What I've read in English recently

The latest books I've read were not exactly my cup of tea. I'm starting to consider whether I'm losing my ability to understand the English language or if it's just a lack of concentration due to the fact that I've been reading almost exclusively on the train to the university and back. Or that the books aren't what the exctacts from the New York Times reviews promised they would be.

As a side note: I continue to love how they use rhetorical expressions, such as "hypnotic, dreamy prose" (about Twilight), "a classic for the new millennium" (about The Fire) or "Readers will be enthralled" (about The Piano Teacher). Without further ado, here are the reviews.

The Piano Teacher. Janice Y.K. Lee.

The story is about... In the 1950's, Claire Pendleton goes to live to Hong Kong because of her husband's new job in the still-British colony. There she learns to live among the rich and the famous, both British families who went there long before the war, and very rich and influent Chinese families who earned the favour of the conquerors.

Claire starts working as a piano teacher for Locket Chen, only daughter of Victor and Melody Chen, probably the most influent Chinese family in Hong Kong. While she is working, Claire meets Will, a British man who works as the Chens' chauffeur, and they end up having an affair.

However, Will has a secret of his own, and the reader is transported, through flashbacks, to the time of World War II, and gets to see the tempestuous relationship between Will and Trudy Liang, a half-Chinese, half-Portuguese exotic and fascinating woman.

Opinion... Maybe it's my fault for not having read Ian McEwan's Atonement (or anything by him except for an extract of the first pages of his novel Saturday), because according to The Piano Teacher's cover, Elle magazine claims it to be a book of the same category.

Leaving possible comparisons aside, I didn't like the book. Not because the story is not interesting, but it doesn't quite fulfill my expectations. It's also probably my fault for expecting something much more passionate or, at least, a bit more thriller-like, considering that the story is settled in the period of World War II.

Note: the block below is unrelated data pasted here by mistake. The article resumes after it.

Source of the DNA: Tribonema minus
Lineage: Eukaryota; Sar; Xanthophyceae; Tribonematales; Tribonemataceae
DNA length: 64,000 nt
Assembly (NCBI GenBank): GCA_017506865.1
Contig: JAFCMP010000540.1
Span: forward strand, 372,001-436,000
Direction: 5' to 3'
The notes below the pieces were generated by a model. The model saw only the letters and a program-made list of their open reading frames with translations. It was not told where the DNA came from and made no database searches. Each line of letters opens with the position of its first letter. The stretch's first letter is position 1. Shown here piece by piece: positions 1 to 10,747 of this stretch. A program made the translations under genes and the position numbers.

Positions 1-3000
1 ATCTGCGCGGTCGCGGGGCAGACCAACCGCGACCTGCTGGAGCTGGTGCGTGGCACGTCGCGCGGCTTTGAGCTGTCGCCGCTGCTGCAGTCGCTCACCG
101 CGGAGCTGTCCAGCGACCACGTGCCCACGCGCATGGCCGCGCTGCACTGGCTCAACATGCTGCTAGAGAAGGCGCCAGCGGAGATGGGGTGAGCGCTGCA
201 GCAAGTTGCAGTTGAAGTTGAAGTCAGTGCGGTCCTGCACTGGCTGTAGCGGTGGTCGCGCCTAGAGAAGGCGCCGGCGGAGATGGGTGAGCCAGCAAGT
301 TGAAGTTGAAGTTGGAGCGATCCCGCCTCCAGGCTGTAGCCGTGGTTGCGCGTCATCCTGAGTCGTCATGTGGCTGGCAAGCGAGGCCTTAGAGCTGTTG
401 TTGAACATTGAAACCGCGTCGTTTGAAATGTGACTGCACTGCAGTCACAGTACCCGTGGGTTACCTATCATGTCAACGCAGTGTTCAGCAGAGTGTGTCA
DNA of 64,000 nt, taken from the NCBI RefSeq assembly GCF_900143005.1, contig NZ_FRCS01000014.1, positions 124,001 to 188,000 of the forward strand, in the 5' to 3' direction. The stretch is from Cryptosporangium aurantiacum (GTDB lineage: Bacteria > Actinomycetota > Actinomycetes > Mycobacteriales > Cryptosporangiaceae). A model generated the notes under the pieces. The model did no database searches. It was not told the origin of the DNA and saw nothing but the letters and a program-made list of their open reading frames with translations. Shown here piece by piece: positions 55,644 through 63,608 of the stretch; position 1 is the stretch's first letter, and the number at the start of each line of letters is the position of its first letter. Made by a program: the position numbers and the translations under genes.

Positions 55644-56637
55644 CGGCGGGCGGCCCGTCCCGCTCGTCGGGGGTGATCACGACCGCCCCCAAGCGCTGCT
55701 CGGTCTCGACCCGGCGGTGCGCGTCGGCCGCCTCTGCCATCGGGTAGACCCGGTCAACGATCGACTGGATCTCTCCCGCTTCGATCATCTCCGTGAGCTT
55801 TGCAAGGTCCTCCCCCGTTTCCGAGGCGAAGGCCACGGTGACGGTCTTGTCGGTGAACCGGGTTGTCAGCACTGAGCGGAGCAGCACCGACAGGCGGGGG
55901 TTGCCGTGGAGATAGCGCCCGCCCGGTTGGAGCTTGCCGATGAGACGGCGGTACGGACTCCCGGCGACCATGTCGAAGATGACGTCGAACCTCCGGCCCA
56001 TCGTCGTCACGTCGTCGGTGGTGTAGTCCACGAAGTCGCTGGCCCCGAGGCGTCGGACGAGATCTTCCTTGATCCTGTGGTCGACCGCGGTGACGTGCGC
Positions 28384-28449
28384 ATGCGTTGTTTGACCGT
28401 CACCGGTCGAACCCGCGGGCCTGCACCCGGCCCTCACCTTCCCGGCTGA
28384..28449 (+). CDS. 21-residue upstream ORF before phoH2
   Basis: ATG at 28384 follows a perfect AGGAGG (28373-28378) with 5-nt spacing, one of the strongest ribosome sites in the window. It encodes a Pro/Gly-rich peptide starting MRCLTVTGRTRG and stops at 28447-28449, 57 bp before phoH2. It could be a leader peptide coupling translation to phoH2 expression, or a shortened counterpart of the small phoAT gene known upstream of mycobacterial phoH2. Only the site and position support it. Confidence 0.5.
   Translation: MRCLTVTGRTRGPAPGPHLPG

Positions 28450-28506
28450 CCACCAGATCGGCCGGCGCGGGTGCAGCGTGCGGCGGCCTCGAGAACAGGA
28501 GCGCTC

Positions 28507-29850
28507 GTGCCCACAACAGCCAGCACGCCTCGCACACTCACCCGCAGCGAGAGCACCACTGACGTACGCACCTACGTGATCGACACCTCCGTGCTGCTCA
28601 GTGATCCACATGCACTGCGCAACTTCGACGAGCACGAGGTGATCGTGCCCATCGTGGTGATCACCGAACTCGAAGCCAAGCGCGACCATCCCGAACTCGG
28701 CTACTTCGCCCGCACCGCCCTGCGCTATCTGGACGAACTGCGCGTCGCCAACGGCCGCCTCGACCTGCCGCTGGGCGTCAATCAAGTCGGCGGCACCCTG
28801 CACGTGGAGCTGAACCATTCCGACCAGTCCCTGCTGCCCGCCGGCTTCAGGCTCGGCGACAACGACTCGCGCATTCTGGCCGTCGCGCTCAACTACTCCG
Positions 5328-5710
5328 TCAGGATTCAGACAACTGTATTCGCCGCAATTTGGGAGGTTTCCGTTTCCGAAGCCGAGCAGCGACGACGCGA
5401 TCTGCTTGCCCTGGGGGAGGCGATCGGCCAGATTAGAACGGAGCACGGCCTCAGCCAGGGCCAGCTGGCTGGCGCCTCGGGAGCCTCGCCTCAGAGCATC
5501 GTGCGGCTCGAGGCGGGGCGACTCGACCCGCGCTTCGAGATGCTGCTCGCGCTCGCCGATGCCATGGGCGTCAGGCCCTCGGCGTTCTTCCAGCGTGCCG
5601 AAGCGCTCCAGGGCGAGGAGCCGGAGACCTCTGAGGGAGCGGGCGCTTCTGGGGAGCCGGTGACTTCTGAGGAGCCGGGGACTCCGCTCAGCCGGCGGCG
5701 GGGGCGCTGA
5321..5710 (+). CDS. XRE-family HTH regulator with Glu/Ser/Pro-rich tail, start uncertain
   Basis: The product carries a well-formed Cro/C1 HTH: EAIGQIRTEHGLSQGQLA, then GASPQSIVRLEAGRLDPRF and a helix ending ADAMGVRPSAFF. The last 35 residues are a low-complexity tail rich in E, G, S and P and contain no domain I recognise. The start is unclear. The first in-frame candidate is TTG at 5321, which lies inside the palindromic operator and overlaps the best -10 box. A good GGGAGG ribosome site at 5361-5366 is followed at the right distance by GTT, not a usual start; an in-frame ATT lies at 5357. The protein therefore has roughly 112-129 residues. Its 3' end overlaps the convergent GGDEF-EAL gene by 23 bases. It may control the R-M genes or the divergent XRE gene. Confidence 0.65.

As a general overview, the author fails to resolve all of the action at the end of the book. We are given almost 300 pages of information about the situation during WWII, about Claire, about Trudy, about the other aristocrats around them... The reader keeps turning the pages expecting to find out the connection between Trudy and Claire, and many other apparently relevant details we are presented with along the chapters, only to reach an ending that I, personally, didn't quite understand. I mean, I did understand the ending, what happens to everybody, but not what exactly did Claire have to do with all of the rest of the story.

The Fire. Katherine Neville.

The story is about... It's 1993. Cat Velis and Alexander Solarin, the main characters of the prequel to this book, The Eight, have a daughter, Alexandra (or Xie, for short), a precocious chess master. Now she and her father have travelled to Solarin's fatherland, Russia, so that the kid can take part in a chess competition. But before the last game, Solarin is shot dead because he has seen something that he thought long well hidden: the Black Queen of the Montglane Service.

Ten years later, Xie hasn't talked to her mother for years, so she can't hide her surprise when Cat, who never celebrates birthdays, invites her for a birthday party at her ancestral house in Colorado. The surprise is even bigger when she finds out that Cat is missing. And who are all of these people with no apparent connection to her mother?

Parallel to this story, the reader is presented with new both fictional and historical characters, such as Lord Byron, and a series of people whom we had already met in The Eight and now, thirty years after the original book, in the 1820s, the quest for the Montglane Service has begun again.

Opinion... I loved The Eight, a novel about the quest for a mysterious and dangerous set of chess pieces that is supposed to grant great power to their beholder.

It is no big secret that second parts are generally not as good as the original. I don't think The Fire is a bad thriller/mystery/adventure novel: you keep on reading, because nothing makes sense but you know that, in the very end, there is a reason for everything, and every little detail counts.

There is something about the ending that I don't quite like. It was a bit too sudden, and somehow repetitive. The author leaves the door open, just in case a new adventure should take place some 30 years later (apparently, the Montglane Service causes disaster every 30 years, if we take into consideration the dates of all the events described).

Both in The Eight and The Fire, the author mixes real historical characters with fictional characters, which make the story somehow believable. However, maybe my problem with The Fire is that I wasn't as familiar with the historical period of the 1820s as much as I was with the French Revolution, so I didn't enjoy the historical events as much (nor did my curiosity arise as much as with The Eight).

It's a to-read-in-the-train novel. Don't expect a great piece of literature, although it's well written and it's a very enjoyable story, especially if you're into DaVinci Code and such.

My conclusion: beware and fear the "Best-selling book" tag!